Chronic Inflammation and Exercise
Weight lifting class

If you join a gym, you will most often find strength classes where hand weights, resistance bands and body weight are used to perform the exercises. Be sure that which ever class you decide to participate in is for your fitness level as you want to avoid injury, avoid getting discouraged and you want the class to help you feel better, not worse.

How to get started

It’s important when starting any kind of exercise regimen that you talk with your doctor about what you are planning to do and get his/her approval. It’s also important that you speak with the instructor or trainer who is leading the class and tell them about your situation so they can help you modify any movement that could be either be difficult for you to perform due to your condition or potentially problematic.

First, lets get started with the cardio. Figure out what you think you’d like to do and then give it a try. Commit to 15 to 20 minutes the first time you get on the bike, go for a walk, or take a swim.

If you’re feeling fine after the first few minutes and the second few minutes, then keep on going until you are finished with the whole session you committed to.

If at any point during your exercise regimen you feel dizzy or short of breath, stop what you are doing. Consult with your doctor before proceeding with any exercise regimen.

Commit to taking a walk, going to the gym, or visiting the pool 3 times a week to start. Gradually increase the amount of time that you are exercising, before you increase the intensity. Once you get through the first two weeks, go ahead and add 2 to 5 minutes to your regimen.

To begin a weight training regimen, I would suggest, as I mentioned before, to take an introductory lesson on how to use the equipment since proper form and use of the equipment is very important in your progress. My recommendation to you is to work with the weights 3 times per week. Work lower body muscles one day then upper body muscles the next, alternating with each workout. Always warm up before your weight workout with your 15 to 20 minutes of cardio exercise.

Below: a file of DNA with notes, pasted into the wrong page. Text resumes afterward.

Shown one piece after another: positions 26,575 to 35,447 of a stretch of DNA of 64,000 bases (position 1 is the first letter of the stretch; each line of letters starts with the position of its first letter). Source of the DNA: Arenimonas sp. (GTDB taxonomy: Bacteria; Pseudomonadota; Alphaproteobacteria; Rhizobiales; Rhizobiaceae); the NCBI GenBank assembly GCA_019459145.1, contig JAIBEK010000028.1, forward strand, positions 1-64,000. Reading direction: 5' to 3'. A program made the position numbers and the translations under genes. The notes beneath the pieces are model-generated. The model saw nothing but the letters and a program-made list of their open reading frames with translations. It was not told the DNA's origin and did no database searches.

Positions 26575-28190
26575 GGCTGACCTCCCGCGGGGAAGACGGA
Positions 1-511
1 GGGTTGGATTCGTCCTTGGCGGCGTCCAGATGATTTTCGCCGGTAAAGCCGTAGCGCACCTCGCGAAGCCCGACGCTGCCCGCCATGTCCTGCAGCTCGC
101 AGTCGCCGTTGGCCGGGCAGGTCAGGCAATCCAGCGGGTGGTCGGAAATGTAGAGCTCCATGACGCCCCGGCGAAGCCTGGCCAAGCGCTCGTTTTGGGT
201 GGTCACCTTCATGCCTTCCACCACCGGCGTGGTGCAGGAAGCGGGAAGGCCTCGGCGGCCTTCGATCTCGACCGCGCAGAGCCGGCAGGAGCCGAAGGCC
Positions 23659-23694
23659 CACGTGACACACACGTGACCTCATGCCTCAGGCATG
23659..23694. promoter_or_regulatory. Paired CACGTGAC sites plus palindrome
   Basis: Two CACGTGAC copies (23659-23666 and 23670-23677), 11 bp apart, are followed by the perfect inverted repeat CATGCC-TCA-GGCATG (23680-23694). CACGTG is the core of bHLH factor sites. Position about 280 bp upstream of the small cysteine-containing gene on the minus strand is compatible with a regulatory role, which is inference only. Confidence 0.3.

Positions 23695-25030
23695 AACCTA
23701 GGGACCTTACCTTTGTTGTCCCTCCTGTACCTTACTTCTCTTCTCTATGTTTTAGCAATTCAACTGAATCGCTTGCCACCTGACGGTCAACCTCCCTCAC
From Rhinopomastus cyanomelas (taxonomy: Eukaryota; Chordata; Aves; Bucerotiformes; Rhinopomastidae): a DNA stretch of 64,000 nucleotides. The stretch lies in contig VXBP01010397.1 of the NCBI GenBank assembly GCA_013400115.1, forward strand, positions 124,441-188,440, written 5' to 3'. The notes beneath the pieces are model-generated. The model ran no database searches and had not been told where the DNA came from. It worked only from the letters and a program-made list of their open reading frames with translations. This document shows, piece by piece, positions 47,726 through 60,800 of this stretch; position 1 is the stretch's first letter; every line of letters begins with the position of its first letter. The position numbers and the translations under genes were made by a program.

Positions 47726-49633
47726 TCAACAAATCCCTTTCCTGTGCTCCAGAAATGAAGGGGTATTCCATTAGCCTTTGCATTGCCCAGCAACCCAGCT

The Importance of stretching

Stretching is most important to help prevent injuries but also to help in the prevention of degeneration. The aging body is losing muscle mass and getting tight and inflexible as the years go by. This is why it is so important to do strengthening workouts as well as stretching or yoga. Tight muscles help to increase the degenerative process pulling joint surfaces together.  Stretching elongates muscle fibers, stimulates blood flow which helps in decreasing pain and stiffness.

Chronic Inflammation and Exercise
Restorative Yoga

In a perfect world, I would recommend a comprehensive stretching regimen 3 times per week. An optimal workout regimen would be cardio and weight workout 3 days a wee with a day in between for recovery and comprehensive stretch or yoga class 2 days a week on your days off from weight training.

Ideally, some kind of stretch routine should be incorporated into your daily schedule in order to keep you moving  forward, in the direction of greater flexibility.

Conclusion

Whether you’ve been fairly inactive most of your life or an athlete, movement is imperative in the aging body, there’s no getting around it. The saying, “If you don’t use it you lose it,” is a reality. Sometimes it can be uncomfortable to exercise when first getting started, however the discomfort should not last long and the rewards are great if it means the difference between walking or not.

I have other posts that touch on nutrition and supplementation that can be helpful in dealing with pain and inflammation naturally, including a breakfast recipe.

Best anti-inflammatory foods

Best foods to eat for inflammation

The best healthy breakfast

The benefits of turmeric

The truth about CBD oil

The benefits of dandelion tea

I hope that reading about the relationship between inflammation and exercise was informative and that you found it helpful

Let me know if you have any questions, or need any help with getting started with an anti-inflammatory program.

In good health,

DrDina:)

Does CBD Oil Really Work For Pain – What I discovered when I forgot to take my CBD oil

So often I will take a natural remedy and after a while wonder if it’s still working.  I feel better and forget what it was like back before I discovered the particular natural remedy.

Does CBD Oil Really Work for Pain
CBD Oil

Suffering from chronic pain and inflammation, I’ve developed a nutritional regimen, including natural remedies and supplements that help me control it. One of those remedies is CBD Oil. It has done so much for me since I started taking it several months ago.